The good news is that once you belong to God.  Once you’ve accepted the Saving Grace of Christ.  Once you’ve accepted the fact the Jesus Christ suffered, bled and died to pay for your sins…then you have a chance to repent.  Does this give you a license to do and act any way you want and then get right on Sunday.  No, God calls us to act and live differently.  Will we stumble and fall (like I did today)?  Yes…no doubt.  But, we can repent.  We can pray for the faith and strength to resist the thorn in our sides.

Praise the Lord for a God of second chances!  It’d be pretty hard life if God only gave us one chance and then we were done.  Aren’t we all a little like King David, we stumble and fall, get back up and repent.  I find that I don’t stumble and fall near as often as I used to.  Those cow pie bombs don’t find their way into my hands as much anymore.

Monday, January 6, 2014

Eleven Year Old Brilliance

I don’t like winter; I think anything below 65 is freezing.   I have often contemplated moving further south, like to Mexico.  But my language skills have always been a barrier.  I know a few Spanish cuss words, but the balance of my espanol is pretty slim.  I suspect that I would probably get beat up if I moved down there and not even know why.  So I will stick to the gulf coast of Texas, where winters are a total of 20-30 cold days and the rest are pretty good.  Of course this is just my opinion, but then I’m doing the mine’s the only one that counts right now!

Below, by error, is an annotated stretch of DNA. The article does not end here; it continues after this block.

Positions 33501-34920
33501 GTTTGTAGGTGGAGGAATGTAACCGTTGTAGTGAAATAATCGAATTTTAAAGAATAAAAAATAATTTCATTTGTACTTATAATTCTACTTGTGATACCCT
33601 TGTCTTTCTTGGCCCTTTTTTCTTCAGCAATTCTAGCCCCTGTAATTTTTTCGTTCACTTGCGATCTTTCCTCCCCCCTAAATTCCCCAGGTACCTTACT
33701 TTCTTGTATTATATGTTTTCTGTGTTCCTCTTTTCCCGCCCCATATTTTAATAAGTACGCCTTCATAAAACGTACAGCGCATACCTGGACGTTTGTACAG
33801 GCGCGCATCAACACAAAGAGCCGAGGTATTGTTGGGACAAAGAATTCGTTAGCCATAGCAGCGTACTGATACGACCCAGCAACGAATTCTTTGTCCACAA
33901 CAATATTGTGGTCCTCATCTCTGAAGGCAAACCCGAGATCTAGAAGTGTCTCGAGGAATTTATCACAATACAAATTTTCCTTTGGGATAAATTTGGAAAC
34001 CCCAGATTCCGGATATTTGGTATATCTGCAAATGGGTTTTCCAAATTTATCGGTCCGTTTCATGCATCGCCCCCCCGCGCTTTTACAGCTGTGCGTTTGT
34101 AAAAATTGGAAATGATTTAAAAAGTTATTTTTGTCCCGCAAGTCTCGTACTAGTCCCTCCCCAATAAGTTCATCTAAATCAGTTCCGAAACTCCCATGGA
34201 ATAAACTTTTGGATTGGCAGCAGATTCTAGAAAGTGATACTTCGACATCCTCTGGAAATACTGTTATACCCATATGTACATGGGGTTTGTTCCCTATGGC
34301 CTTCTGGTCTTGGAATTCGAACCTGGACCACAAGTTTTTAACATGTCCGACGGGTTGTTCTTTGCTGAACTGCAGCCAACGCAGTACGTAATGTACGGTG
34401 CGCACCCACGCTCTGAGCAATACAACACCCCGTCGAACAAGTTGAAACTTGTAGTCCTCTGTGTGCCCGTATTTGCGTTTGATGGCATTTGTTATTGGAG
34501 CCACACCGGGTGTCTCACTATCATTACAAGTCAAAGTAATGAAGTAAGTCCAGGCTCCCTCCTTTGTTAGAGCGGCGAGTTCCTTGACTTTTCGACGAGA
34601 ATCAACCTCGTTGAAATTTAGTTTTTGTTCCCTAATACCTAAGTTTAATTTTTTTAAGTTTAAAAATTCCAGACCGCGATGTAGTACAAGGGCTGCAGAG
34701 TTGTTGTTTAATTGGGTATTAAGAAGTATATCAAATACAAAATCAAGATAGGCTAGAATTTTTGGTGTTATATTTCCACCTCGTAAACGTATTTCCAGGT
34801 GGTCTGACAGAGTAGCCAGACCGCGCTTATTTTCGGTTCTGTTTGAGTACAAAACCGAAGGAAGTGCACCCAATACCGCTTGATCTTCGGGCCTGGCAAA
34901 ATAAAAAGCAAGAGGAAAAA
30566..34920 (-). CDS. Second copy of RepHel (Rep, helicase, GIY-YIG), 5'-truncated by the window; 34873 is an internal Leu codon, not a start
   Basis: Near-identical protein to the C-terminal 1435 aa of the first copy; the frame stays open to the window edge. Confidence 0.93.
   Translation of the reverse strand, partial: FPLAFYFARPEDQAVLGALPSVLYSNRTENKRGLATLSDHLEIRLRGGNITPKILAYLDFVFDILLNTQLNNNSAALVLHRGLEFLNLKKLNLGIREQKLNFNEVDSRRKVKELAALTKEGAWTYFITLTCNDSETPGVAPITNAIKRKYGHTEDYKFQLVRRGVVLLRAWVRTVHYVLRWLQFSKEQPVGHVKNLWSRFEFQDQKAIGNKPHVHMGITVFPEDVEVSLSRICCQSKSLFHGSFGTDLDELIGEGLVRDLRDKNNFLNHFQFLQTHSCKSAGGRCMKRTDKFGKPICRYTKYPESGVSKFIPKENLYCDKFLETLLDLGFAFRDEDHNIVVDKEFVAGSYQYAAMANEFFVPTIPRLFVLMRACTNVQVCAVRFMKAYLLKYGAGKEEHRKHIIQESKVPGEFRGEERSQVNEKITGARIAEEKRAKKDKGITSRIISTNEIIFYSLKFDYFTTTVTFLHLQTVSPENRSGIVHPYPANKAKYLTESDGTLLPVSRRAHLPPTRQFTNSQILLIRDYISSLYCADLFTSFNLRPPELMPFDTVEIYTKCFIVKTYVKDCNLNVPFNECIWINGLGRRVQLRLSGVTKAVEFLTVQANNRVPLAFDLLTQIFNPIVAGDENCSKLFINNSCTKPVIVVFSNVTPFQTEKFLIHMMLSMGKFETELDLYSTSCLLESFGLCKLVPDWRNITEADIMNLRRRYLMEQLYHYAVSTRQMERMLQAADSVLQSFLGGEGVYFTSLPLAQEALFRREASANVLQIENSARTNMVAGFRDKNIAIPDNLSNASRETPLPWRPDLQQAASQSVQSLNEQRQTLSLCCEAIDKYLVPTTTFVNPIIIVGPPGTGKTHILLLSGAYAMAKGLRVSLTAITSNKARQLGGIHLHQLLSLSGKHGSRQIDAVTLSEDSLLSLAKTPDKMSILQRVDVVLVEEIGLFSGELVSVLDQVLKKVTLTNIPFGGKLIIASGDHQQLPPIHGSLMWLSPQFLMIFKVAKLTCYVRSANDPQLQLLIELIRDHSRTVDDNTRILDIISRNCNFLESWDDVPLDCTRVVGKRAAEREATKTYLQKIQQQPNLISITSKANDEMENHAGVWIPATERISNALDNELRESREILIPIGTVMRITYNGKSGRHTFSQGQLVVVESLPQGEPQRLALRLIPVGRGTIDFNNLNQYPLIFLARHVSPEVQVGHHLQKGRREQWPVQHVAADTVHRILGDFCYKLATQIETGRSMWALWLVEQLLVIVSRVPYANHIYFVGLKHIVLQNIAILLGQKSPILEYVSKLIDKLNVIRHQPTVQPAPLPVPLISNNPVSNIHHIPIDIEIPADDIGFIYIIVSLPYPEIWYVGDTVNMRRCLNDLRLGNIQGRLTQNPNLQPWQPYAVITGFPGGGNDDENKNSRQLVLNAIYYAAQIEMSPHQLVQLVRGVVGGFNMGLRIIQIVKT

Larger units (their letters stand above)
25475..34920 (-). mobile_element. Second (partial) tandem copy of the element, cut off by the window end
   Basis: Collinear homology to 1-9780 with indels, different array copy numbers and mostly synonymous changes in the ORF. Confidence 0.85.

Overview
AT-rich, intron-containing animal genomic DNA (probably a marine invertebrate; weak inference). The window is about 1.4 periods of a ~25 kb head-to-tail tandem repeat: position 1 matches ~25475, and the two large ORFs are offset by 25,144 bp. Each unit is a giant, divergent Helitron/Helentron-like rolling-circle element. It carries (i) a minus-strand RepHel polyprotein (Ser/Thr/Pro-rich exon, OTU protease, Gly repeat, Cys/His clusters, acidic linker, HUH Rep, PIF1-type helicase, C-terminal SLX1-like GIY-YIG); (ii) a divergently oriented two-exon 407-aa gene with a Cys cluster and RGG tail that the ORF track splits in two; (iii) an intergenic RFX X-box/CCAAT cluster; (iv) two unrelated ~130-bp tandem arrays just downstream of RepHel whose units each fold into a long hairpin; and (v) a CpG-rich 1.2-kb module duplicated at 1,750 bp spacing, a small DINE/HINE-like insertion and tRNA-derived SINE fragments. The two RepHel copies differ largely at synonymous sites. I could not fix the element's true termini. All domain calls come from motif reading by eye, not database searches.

Now when I was a kid, growing up in southeastern Colorado, there was plenty of winter to go around.  There were weeks that we would be snowed in and could not get out of our driveway.  And being in the “kid” stage, snow was still fun.  Of course fun was defined as when we could do what we wanted to do and not what Dad wanted us to do.  So “fun” varied from day to day when there was snow on the ground.  Snow was fun when you sliding down a hill and not so much fun when you were holding wood for the chainsaw.  Of course, when you have snow you also have ice.  Ice is fun when you are sticking it down your sister’s neck.  It’s not much fun when you have to chop it out of a stock tank and therein lays the story…